And why this sequence has effect on link color style priority?


Because of the cascading effect of style rules. If two rules are
equally specific, the last one in line has effect.
Las Vegas (Forest) Has Animals.
link - visited - focus - hover - active.

Just try it.

--
Els http://locusmeus.com/
Sonhos vem. Sonhos vão. O resto é imperfeito.
- Renato Russo -
Oct 30 '05 #4

P: n/a
VK

Els wrote:
VK wrote:
Els wrote:
VK wrote:

a:active { color: #FF0000; text-decoration: underline}
/* a:visited color rule has higher priority over
a:hover if viewed from your local drive,
so visited links will not "hover".
To fix this bug (feature?) one should use
additional !important instruction: */
a:hover { color: #FF0000 !important; text-decoration: underline}
a:link { color: #0000FF; text-decoration: underline}
a:visited { color: #800080; ; text-decoration: underline}

I used this fix for year and just got curious: is it a bug or
considered to be a documented feature?

How about just putting them in the right order?
Like:

a:link
a:visited
a:focus
a:hover
a:active


What do you mean by "right order"?


The right order for the effect you want - which happens to be the
effect most people want.
Alphabetically it should be active,
focus, hover, link, visited.


I've only once seen someone alphabetize their style rules, and believe
me, it did not quite have a good effect on the displayed page.
Logically (from state to state)it should
be link, hover, focus, active, visited.


In that order, you are assuming no one hovers over visited links. In
fact, it makes for the unwanted effect you are trying to beat.
What's so right in the order you've indicated?


Did you try it?
And why this sequence has effect on link color style priority?


Because of the cascading effect of style rules. If two rules are
equally specific, the last one in line has effect.
Las Vegas (Forest) Has Animals.
link - visited - focus - hover - active.

Just try it.

I did - it works. Thank you for your clear answers and your patience.
I'm still staying with !important (it seems more explicit and secure)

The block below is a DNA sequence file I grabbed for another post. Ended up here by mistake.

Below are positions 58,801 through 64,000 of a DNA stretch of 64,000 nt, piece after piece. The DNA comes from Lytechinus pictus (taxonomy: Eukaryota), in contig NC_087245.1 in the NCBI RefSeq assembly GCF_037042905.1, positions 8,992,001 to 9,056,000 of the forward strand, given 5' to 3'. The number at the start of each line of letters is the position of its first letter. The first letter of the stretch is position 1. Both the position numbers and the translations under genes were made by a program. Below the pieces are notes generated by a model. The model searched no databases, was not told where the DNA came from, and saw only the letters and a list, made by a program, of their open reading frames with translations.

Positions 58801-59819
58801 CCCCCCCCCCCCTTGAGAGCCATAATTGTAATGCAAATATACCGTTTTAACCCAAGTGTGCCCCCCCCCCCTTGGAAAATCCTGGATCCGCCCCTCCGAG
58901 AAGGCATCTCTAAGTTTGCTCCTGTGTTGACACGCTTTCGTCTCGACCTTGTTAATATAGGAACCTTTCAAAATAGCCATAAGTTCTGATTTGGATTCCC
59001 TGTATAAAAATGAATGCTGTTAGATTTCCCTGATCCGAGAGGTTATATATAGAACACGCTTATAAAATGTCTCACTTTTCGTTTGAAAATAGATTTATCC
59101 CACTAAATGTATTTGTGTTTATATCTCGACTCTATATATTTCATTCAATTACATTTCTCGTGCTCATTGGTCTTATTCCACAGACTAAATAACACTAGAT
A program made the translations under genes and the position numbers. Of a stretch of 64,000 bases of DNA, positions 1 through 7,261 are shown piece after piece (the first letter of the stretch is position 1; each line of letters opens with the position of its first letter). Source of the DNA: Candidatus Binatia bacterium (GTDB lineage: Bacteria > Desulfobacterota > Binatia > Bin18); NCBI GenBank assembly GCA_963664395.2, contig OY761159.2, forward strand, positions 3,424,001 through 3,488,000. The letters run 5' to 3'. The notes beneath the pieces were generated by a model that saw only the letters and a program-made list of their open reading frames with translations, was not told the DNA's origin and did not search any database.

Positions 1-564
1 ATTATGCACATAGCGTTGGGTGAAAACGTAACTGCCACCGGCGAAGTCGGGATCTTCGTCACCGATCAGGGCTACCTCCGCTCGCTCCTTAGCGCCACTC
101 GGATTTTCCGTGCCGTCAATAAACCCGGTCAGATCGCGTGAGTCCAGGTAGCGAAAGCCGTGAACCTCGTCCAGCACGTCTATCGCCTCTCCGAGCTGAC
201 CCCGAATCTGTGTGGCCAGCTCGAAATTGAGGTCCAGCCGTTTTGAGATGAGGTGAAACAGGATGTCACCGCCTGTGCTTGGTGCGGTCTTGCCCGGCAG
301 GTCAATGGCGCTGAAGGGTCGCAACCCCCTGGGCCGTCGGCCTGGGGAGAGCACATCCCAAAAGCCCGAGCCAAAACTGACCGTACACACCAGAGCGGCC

but now I know *the truth* ;-)

Oct 30 '05 #5

P: n/a
VK wrote:
How about just putting them in the right order?
Like: a:link
a:visited
a:focus
a:hover
a:active
What do you mean by "right order"? Alphabetically it should be active,
focus, hover, link, visited. Logically (from state to state)it should
be link, hover, focus, active, visited.

What's so right in the order you've indicated?

And why this sequence has effect on link color style priority?


I think it's a kind of urban legend. Someone tried to make all these
link styles work and find that this particular order works. Now, every
time you complain one of your link styles doesn't work as expected, the
only answer you get is to use the "right order".

According to the W3 docs, there's two kinds of link "styles": The link
pseudo-classes (link, visited) and the dynamic pseudo-classes (active,
focus, hover) --which are not reserved for the links by the way.

If anything is the "right order" that can be to define first the link
classes then to add extra-properties with dynamic classes. The so-called
"right order" doesn't matter if you respect this rule and use:

a:visited:hover { ... }

So, for me, the "right order" is:

a:link
a:hover
a:focus /* Not a good idea IMHO to touch this one */
a:active
a:visited
a:visited:hover

It makes sense and it works.

Myth busted! ;-)

--
==================
Remi Villatel
maxilys_@_tele2.fr
==================
Oct 31 '05 #6

P: n/a
Els
Remi Villatel wrote:
a:focus /* Not a good idea IMHO to touch this one */


Why not?
When tabbing from link to link, it makes it much easier to see which
link is selected.

--
Els http://locusmeus.com/
Sonhos vem. Sonhos vão. O resto é imperfeito.
- Renato Russo -